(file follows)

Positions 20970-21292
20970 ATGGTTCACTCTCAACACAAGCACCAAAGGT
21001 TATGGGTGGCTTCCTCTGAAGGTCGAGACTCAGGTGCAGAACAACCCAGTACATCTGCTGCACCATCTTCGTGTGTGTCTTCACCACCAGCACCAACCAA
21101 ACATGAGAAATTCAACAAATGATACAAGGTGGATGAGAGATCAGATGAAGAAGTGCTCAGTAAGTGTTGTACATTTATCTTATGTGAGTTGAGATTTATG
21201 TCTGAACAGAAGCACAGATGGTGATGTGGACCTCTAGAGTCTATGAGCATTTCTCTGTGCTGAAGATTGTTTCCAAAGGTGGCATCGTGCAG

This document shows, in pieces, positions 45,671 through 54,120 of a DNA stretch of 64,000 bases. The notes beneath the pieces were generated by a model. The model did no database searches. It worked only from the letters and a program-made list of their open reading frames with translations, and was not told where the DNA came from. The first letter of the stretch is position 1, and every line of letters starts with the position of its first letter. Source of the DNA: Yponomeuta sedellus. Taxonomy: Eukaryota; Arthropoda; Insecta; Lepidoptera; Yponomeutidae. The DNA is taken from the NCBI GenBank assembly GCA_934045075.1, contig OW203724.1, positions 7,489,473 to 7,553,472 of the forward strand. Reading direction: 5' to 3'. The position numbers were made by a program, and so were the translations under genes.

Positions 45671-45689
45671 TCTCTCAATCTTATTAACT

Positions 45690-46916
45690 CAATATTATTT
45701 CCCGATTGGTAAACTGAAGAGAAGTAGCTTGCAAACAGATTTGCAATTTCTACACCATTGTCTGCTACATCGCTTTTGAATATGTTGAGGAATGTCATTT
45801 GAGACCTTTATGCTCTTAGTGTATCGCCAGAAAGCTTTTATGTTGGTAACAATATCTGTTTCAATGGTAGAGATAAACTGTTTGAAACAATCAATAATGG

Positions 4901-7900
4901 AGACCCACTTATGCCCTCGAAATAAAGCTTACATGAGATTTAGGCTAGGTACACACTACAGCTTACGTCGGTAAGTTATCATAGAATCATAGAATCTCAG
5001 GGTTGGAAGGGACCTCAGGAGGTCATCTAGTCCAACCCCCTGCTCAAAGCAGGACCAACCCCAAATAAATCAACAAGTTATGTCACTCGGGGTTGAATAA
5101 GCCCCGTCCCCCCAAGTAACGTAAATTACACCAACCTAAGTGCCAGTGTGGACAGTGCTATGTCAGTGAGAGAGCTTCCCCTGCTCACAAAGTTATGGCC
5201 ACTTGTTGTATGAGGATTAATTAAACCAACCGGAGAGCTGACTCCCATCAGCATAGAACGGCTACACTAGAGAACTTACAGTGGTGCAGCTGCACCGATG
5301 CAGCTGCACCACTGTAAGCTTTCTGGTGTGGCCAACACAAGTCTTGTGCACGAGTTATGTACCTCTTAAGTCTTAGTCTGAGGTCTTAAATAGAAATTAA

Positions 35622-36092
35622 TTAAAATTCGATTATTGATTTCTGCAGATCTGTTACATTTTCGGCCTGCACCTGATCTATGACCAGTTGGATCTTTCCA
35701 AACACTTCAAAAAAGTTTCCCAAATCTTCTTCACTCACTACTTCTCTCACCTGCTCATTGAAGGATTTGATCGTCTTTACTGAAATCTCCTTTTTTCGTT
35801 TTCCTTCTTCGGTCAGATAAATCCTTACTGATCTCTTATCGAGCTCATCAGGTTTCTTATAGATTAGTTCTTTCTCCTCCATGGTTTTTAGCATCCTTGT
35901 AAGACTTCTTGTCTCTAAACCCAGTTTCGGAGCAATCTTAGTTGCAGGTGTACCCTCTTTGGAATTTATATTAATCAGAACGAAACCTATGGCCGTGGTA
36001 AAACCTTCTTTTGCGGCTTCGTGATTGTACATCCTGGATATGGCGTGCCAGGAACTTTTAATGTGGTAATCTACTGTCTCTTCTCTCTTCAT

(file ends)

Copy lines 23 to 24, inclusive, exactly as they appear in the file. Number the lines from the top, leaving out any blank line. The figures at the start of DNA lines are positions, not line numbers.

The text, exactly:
35901 AAGACTTCTTGTCTCTAAACCCAGTTTCGGAGCAATCTTAGTTGCAGGTGTACCCTCTTTGGAATTTATATTAATCAGAACGAAACCTATGGCCGTGGTA
36001 AAACCTTCTTTTGCGGCTTCGTGATTGTACATCCTGGATATGGCGTGCCAGGAACTTTTAATGTGGTAATCTACTGTCTCTTCTCTCTTCAT